Bees like lavender and will be attracted to the smell and bright purple color of the lavender flowers. Bees will visit lavender to collect nectar to make honey. All varieties of lavender will attract bees including French, English and Italian lavender. If you want lots of bees in your garden in spring and summer, plant lavender.
Why bees like lavender
- Purple color of the flowers is attractive to bees
- Fragrance of the lavender smells great to bees
- Nectar in the flower attracts bees
- French, English and Italian lavender will all attract bees when they flower
Why bees are attracted to lavender
Bees are attracted to lavender because it has a strong, attractive smell and color. This is a natural way that the lavender has developed to encourage bees them to visit and pollenate the plant. Bees will visit lavender to collect nectar to bring back to the hive to make honey.
Nectar is a sweet substance made by the plant. At the same time the bees are collecting nectar, they will move pollen from flower to flower, fertilizing them.
Lavender and bees have developed a relationship in which the lavender provides nectar for bees to turn into honey and the bees will fertilize the plants by moving pollen from flower to flower. The pollen will stick to the bees’ legs as they collect nectar from the flower.
Lavender does not keep bees away
Lavender does not keep bees away, instead they are the perfect flower for your garden to attract more bees. I recently bought a bee hotel and included with the hotel to attract more bees was a packet of seeds that included lavender. The bright purple, pink or white flowers of the lavender will attract passing bees to collect nectar.
Lavender attracts bees and wasps
Lavender will attract bees and wasps but it may be difficult tell the difference. Lots of wasps look very similar to bees and will collect nectar from your lavender flowers to feed on. Small, yellow and black wasps visit flowers to collect nectar just like bees and move quite quickly from flower to flower.
Wasps are known to be predators and they will hunt insects to feed their young. The adult wasps however will feed on the sugars in the nectar of flowers including lavender. When the adult wasps are eating the nectar they will become accidental pollinators and move pollen from flower to flower.
Bees get pollen from lavender
Bees will get pollen stuck to their legs and underbodies when they are collecting nectar from the lavender flower. The pollen sticks to the bees’ body as it collects the nectar and it will travel with them when they fly from flower to flower. This is the natural process of pollination making bees essential for the lavender plant to reproduce.
After the lavender flower has been pollinated, it will set seed to produce new plants. You can collect this seed by chopping off dry lavender heads and placing them in a brown paper bag. Over a few weeks they will dry out completely, give them a shake and the seeds will drop out.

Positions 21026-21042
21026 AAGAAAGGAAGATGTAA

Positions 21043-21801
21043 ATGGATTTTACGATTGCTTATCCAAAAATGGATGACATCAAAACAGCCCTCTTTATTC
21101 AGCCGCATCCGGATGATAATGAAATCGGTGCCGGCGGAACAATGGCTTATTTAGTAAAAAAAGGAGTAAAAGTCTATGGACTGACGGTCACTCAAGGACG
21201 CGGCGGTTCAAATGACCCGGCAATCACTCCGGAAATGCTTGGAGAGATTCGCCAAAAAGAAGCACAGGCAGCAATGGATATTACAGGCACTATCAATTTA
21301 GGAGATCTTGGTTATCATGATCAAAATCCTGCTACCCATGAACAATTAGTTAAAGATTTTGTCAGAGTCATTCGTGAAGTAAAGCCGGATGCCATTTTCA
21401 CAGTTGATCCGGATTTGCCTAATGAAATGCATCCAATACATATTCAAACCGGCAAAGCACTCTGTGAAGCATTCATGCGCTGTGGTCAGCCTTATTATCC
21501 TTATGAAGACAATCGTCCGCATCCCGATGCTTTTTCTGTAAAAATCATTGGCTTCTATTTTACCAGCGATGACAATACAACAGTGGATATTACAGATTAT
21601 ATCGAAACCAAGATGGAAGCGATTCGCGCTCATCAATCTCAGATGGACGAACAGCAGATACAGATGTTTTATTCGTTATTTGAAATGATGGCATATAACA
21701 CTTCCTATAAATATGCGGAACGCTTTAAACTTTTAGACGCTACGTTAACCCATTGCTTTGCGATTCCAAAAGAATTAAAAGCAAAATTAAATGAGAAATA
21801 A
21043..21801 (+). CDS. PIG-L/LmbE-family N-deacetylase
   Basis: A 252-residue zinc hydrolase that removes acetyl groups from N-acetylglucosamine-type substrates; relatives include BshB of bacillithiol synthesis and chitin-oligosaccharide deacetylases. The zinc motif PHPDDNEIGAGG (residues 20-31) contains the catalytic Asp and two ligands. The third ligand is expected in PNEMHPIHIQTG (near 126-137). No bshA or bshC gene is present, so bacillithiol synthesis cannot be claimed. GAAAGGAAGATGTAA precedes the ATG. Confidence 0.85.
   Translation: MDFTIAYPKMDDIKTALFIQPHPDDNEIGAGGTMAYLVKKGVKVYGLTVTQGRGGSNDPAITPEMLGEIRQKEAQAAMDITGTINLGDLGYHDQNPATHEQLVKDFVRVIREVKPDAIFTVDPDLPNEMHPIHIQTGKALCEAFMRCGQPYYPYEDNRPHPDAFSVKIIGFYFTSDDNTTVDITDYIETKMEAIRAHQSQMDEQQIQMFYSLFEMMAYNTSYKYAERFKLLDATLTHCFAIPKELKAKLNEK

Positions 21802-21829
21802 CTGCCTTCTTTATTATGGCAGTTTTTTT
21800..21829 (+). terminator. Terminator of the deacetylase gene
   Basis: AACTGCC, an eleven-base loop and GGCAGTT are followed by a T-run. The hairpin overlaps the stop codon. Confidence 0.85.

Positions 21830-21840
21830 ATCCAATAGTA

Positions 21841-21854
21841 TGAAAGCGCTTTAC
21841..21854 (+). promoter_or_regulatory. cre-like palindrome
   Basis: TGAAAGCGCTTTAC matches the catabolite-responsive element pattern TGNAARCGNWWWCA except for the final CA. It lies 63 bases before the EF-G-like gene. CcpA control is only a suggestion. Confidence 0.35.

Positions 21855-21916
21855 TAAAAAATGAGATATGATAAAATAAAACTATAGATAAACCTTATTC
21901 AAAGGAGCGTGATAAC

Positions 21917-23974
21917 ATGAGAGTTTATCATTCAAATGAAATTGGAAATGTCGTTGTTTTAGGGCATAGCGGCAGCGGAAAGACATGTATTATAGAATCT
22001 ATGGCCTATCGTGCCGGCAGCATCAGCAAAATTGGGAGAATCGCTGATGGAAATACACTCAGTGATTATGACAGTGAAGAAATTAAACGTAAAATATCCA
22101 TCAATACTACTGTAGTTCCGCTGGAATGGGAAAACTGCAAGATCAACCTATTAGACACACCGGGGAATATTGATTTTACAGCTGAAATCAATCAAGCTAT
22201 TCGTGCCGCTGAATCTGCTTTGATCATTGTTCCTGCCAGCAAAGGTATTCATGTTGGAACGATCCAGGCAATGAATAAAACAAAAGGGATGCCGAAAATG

How to keep bees away from lavender
If you want to keep bees away from your lavender the best way is to remove the flower heads immediately. As soon as the flowers sprout yellow, pink or white blooms, bees will be attracted to them. If you are worried about being stung by the bees, then remove the flower heads.
I remember when I was young, my grandmother’s driveway had large lavender shrubs planted either side. Every spring and summer they were covered with bees and we were told by our parents to keep away. As expected, we would go and watch the bees anyway and nobody got stung.
Most of the time, when bees are busy collecting nectar they are not interested in stinging anyone. It is only if they themselves, the hive or the queen appear threatened. Lots of bee stings happen when bees are accidentally stepped on when they are on the ground. Keep your shoes on and keep an eye out for bees to avoid getting stung. Otherwise, you will miss out on the beautiful blooms of the lavender.
Is lavender good for bees?
Bee keepers will plant lavender near their hives to provide nectar for their bee colonies. The flavor and smell of the lavender will come through the honey in a very mild way. Small producers across Australia are starting to stock lavender honey, check out this link here for one in Tasmania.
True lavender honey is different to most honeys which are flavored with dried lavender flowers or lavender extract. As the lavender flower is edible, it can be dried and added to flavor foods. True lavender honey is rare as a large amount of lavender would need to be grown to provide enough honey for multiple bee hives to pick up the lavender flavor.
Types of bees attracted to lavender
Research by the university of Sussex has shown that more bumblebees are attracted to lavender than honey bees. This is because the nectar in the lavender flower is deeper down inside the flower making it harder for honey bees to reach. Bumblebees have a longer tongue so can more easily reach the nectar in the lavender flower. This means they can visit more lavender flowers quicker than honey bees.
For honey bees to reach the nectar in lavender flowers they need to shove their head inside the flower deeper because they have a shorter tongue. Because of the extra time it takes for honey bees to collect the tiny amount of nectar in the flowers, this research suggest that honey bees would need a whole week visiting 300,000 flowers to collect enough nectar to make a teaspoon of honey out of lavender flowers.
Honey bees will visit many flower types on their journey to make their honey and they will visit your lavender in your garden when it is in bloom. If this is the only flower on offer to the bees, they will be glad to visit your lavender flowers and collect nectar to make honey.